The first is Cloud hosted notebooks. … We believe that the world is polyglot. So from a programming language perspective, we have the ability to stitch together in a single notebook R code, Python code, SQL code, and even Scala. All for different paragraphs inside the notebook. Now you can use whatever the best purpose-built languages for the tasks that you have at hand.

VentureBeat: So that’s at the Notebook level. Can you go deeper?

Bardoliwalla: Yes! In our in our Automated Machine Learning product, we’ve introduced a capability called Composable ML, which allows you to go deeper. DataRobot’s automation will generate a pipeline for you that has feature preprocessing steps as well as the specific algorithm. Because again, we want to mix the best of both humans as well as machines, we now allow you to take any of those blocks inside the platform and replace it with your own code.

So you can say, “Oh, I don’t like the way DataRobot does one hot encoding? I’m gonna click on that block and upload my own R or Python code into the system to substitute it for something that DataRobot had pre-built.”

VentureBeat: And if you still want more control?

Bardoliwalla: We’re introducing the DataRobot pipelines product, which allows you to set up complex, inference, and training pipelines that, again, can span multiple languages from SQL to Python and stitch all of that together into a reproducible, high fidelity, high pipeline environment. We’ve added that to the portfolio as part of AI Cloud and the 7.2 release. It’s a big, big investment for us.

VentureBeat: That’s all during development. Tell me your plans for working with the deployment — and building a feedback loop so your AI can learn from the deployed code.

Bardoliwalla: When the model is deployed, it’s put on production class infrastructure with the web service front end that allows you to send input data and for the system for the model or the deployment. Then we call it to return predictions, right? But where it gets really interesting is that models actually can get stale over time. Just because you train something today, the world changes and the data suddenly changes.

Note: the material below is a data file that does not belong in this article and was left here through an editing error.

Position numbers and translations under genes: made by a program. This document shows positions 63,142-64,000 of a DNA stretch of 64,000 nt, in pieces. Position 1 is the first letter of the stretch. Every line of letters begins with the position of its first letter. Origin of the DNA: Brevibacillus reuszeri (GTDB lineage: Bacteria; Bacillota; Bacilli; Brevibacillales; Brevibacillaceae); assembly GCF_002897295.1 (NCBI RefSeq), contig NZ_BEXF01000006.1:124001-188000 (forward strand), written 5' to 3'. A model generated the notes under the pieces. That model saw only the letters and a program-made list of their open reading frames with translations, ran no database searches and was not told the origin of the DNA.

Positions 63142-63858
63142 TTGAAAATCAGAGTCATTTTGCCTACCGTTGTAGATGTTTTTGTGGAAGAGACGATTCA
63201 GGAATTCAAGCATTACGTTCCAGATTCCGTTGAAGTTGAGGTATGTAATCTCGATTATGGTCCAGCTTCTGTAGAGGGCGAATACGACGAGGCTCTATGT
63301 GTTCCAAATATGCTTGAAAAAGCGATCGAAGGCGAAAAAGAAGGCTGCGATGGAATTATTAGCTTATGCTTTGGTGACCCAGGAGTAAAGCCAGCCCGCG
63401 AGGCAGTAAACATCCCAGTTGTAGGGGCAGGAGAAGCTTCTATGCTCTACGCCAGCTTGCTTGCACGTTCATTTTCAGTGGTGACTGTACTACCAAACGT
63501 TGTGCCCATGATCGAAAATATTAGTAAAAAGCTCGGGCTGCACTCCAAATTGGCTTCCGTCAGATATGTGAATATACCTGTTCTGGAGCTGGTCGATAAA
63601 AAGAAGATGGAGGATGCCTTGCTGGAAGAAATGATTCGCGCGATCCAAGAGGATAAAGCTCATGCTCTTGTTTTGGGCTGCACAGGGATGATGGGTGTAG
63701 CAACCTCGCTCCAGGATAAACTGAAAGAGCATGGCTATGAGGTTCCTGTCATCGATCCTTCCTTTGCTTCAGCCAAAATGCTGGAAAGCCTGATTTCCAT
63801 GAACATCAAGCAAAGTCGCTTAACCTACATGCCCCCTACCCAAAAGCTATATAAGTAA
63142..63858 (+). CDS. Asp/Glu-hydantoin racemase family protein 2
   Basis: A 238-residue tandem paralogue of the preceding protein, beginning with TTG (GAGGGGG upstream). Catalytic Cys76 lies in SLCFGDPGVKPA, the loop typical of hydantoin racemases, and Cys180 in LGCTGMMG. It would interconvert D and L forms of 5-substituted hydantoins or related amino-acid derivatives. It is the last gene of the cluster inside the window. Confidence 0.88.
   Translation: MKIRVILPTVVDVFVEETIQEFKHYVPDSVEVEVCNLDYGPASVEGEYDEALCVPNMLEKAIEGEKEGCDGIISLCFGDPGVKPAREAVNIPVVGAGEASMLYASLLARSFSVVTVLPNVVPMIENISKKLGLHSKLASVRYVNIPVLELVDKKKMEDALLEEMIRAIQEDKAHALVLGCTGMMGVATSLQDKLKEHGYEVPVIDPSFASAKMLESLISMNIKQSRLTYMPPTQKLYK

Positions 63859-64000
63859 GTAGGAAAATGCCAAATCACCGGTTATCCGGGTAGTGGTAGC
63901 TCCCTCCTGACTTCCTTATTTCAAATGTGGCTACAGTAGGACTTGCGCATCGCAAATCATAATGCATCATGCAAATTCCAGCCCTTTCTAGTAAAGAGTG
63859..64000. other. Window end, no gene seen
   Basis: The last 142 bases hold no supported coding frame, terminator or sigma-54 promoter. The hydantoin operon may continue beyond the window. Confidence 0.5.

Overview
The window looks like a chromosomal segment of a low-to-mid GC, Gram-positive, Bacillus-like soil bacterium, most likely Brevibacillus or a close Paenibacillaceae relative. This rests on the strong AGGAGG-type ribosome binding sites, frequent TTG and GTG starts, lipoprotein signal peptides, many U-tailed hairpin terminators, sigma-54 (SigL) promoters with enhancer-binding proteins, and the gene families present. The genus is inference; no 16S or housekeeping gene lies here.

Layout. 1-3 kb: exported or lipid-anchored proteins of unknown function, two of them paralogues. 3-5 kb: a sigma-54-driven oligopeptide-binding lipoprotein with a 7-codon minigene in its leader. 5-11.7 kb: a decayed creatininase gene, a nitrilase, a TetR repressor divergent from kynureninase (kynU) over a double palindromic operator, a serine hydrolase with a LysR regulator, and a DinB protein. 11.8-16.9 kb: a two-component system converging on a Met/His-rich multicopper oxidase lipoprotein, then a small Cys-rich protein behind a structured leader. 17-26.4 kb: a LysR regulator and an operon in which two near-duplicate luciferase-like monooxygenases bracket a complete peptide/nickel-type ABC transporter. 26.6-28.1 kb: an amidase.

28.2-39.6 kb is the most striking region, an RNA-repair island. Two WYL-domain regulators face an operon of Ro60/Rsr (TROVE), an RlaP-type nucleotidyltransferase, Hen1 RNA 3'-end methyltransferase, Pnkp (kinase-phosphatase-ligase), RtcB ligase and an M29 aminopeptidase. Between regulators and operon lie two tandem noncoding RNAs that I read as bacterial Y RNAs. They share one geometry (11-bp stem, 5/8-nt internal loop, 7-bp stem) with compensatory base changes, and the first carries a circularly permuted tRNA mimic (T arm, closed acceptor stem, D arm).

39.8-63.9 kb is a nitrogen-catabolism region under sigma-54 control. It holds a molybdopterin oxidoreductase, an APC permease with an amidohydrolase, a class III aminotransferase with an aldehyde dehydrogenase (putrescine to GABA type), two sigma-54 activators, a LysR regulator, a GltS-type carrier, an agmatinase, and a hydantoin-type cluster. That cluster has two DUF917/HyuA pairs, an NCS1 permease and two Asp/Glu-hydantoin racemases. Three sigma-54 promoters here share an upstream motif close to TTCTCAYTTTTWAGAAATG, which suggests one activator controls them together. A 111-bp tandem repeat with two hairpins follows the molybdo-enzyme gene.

So what we’ve introduced is this really powerful capability that we call Continuous AI, which is also part of this release. And the idea is that when you deploy the model, you actually are monitoring all the different aspects of the model: Is there data drift, is the accuracy changing, is the service latency changing? And you can set thresholds that, at a certain point — let’s say the model starts to produce poor predictions. Then, in continuous AI, we will actually — and this again speaks to the platform story and the integration — we will actually go and automatically launch a new set of training routines so that we can find better models with the freshest data that can then be substituted into the ML ops deployment. So this life cycle of continuously improving the quality of your models or, at the very least, maintaining a certain level of performance is something that’s very unique to DataRobot.

VentureBeat: This feedback can take many forms, right? I notice that you’re starting to talk about monitoring the AI for bias.

Bardoliwalla: So bias monitoring is really, really interesting. What we introduced last year is the capability that allowed you, while training a model, to have the system look for potential bias. So the data scientist end user could actually label protected classes of data — for example, ethnic group or gender — inside of their data set. And then DataRobot would go ahead and say, “You know what, depending on which fairness metric you use — let’s say it’s proportionality– we notice you are disproportionately favoring people in one ethnic group versus another.”

VentureBeat: This becomes part of the business process, and the users can take notice and act upon it, right?

Bardoliwalla: Yes, we want to be able to do this while customers are actually in production, when they’re actively getting new requests for predictions. They want to know that the model is starting to generate biased results. So in this release, we actually have the ability to monitor changes in the model behavior, where the model starts treating some populations unfairly.

The second that we find that and it crosses a certain threshold, we can start sending alerts to the deployment owner saying, “Hey, your models are not behaving in the way that you want them to, based on your policies and ethical regulations in your organization.”